Ford CEO draws a clear line between the Tesla Cybertruck and F-150 Lightning [Opinion]

(Credit: Dirty Tesla/Twitter)

In an interview on Mad Money with Jim Cramer, Ford CEO Jim Farley shared his thoughts on the Tesla Cybertruck and the legacy automakers’ decision to use Tesla’s North American Charging Standard (NACS).

Tesla and Ford may have formed a new partnership when the latter decided to adopt NACS. However, Farley made it clear in his recent interview with Cramer that the two automakers still have healthy competition. When talking about the Tesla Cybertruck, Farley didn’t mince any words. 

“The reality is America loves an underdog—and we are the market leader for EV trucks and vans, and we know those customers better than anyone,” said the Ford CEO. 

Farley drew a stark line at the difference between the Tesla Cybertruck and the Ford F-150 Lightning. 

“And if [Elon Musk] wants to design a Cybertruck for Silicon Valley people, fine. It’s like a cool high-end product parked in front of a hotel. But I don’t make trucks like that. I make trucks for real people who do real work, and that’s a different kind of truck,” Farley said.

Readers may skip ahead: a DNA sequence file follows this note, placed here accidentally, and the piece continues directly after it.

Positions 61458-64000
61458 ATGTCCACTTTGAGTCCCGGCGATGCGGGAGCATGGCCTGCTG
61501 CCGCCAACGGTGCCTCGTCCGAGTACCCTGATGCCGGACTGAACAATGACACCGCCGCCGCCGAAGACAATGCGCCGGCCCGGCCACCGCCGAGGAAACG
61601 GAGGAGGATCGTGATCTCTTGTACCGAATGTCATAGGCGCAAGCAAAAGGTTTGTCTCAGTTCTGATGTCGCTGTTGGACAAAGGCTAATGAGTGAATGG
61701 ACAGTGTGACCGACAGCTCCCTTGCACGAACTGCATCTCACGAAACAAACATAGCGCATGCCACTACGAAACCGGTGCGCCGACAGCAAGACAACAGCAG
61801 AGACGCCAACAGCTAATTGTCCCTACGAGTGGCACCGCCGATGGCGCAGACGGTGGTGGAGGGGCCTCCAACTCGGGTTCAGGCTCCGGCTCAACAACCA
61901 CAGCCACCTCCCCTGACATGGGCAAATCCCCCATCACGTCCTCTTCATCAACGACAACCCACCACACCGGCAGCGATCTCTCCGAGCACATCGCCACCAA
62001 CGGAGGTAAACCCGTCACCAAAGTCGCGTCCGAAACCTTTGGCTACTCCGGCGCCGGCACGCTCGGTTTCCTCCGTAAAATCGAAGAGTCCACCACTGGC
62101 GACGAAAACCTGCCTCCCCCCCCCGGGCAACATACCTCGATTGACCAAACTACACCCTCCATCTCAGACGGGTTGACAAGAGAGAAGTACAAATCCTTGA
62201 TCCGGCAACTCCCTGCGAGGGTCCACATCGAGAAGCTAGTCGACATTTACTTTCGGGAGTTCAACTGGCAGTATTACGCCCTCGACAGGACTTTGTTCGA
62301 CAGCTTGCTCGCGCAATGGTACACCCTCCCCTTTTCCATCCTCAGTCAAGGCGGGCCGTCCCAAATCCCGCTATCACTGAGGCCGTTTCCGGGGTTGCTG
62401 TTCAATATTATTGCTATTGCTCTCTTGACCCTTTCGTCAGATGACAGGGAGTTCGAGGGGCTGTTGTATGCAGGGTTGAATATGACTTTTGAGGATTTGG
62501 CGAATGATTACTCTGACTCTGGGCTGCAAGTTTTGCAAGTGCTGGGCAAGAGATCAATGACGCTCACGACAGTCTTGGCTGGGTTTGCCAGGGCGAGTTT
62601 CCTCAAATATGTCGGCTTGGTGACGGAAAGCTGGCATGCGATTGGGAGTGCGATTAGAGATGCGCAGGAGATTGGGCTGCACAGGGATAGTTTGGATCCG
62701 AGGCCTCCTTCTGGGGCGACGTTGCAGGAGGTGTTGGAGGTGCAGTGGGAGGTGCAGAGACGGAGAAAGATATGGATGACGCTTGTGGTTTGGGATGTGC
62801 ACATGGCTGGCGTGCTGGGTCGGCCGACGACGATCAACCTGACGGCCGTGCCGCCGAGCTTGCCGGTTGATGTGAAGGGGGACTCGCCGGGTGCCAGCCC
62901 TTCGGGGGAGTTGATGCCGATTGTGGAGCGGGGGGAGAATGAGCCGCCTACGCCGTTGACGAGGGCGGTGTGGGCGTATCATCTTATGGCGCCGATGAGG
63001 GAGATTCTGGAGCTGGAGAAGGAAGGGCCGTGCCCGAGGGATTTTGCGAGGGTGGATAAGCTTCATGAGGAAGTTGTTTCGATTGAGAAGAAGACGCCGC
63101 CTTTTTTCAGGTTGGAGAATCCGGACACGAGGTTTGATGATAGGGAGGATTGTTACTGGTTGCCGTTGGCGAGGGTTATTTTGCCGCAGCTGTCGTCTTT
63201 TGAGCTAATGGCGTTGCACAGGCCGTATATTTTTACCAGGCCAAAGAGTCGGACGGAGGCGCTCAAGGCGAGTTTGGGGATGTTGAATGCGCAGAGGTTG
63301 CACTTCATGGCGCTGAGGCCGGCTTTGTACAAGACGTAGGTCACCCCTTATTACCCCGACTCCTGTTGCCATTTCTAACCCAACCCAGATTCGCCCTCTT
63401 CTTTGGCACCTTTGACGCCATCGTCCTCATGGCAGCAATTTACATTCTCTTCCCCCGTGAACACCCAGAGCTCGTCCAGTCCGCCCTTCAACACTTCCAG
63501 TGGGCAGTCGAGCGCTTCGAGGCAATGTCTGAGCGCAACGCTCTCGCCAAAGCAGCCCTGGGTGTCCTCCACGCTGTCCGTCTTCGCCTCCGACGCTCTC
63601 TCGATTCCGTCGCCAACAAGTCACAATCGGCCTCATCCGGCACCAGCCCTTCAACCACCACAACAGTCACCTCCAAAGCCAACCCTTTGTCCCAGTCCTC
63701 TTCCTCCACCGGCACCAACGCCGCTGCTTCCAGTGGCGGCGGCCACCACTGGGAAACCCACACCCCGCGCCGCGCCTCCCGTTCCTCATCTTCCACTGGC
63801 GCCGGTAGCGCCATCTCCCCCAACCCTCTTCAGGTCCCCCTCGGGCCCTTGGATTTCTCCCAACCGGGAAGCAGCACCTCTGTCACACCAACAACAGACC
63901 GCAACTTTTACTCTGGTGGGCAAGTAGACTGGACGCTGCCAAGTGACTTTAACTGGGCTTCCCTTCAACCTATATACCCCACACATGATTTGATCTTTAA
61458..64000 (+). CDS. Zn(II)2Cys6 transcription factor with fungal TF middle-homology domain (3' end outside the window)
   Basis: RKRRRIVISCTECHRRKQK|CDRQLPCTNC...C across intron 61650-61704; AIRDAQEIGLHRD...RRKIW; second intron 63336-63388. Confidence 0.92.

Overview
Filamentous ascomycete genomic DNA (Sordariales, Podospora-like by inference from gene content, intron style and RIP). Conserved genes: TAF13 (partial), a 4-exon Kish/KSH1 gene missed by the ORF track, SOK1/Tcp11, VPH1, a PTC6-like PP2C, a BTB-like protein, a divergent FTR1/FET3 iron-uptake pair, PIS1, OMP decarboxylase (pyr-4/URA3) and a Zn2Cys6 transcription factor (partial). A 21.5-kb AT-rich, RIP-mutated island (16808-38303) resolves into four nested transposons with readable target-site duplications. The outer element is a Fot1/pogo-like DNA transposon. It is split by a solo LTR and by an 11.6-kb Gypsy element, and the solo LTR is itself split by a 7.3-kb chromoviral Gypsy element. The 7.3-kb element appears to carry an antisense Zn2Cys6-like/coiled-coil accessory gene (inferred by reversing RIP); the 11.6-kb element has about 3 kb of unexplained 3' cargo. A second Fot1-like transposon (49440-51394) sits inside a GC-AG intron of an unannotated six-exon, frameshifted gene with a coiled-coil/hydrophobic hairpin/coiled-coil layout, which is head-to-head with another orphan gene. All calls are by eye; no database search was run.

Different Pickup Trucks, Different Markets

The pickup truck market is quite different from the passenger car market. While the majority of the customers in the passenger car market look for vehicles to get from point A to point B, pickup truck buyers usually have specific reasons for purchasing a pickup truck. 

Pick-up trucks are used in various ways, from regular use as part of commercial fleets to specialized overlanding activities. With the multiple uses of pickup trucks in mind, even Rivian’s R1T would attract a different set of customers than the F-150 Lightning. The Rivian R1T is marketed toward customers who enjoy outdoor adventures, like hiking or camping. Ford’s F-150 lineup has always focused on working trucks. 

No Specific Niche for the Cybertruck

Elon Musk teased that the Tesla Cybertruck will have some cool new tech when it is out on the market, which some may assume would attract “Silicon Valley” people. However, Tesla has never pitched the Cybertruck as a pickup made explicitly for one activity. Although some early supporters of the Cybertruck have noted that it would make an excellent addition to a commercial fleet, mainly because its stainless steel exoskeleton makes it easier and more affordable to manage. 

The Tesla Cybertruck, Rivian R1T, and Ford F-150 Lightning have specific features that attract customers. If the R1T and F-150 Lighting were to adopt Tesla NACS, the playing field between the three pickup trucks would be even. The Tesla Cybertruck’s success depends on whether it can carve its own place in the pickup truck market, much like its older siblings did in their respective categories.

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Ford CEO draws a clear line between the Tesla Cybertruck and F-150 Lightning [Opinion]
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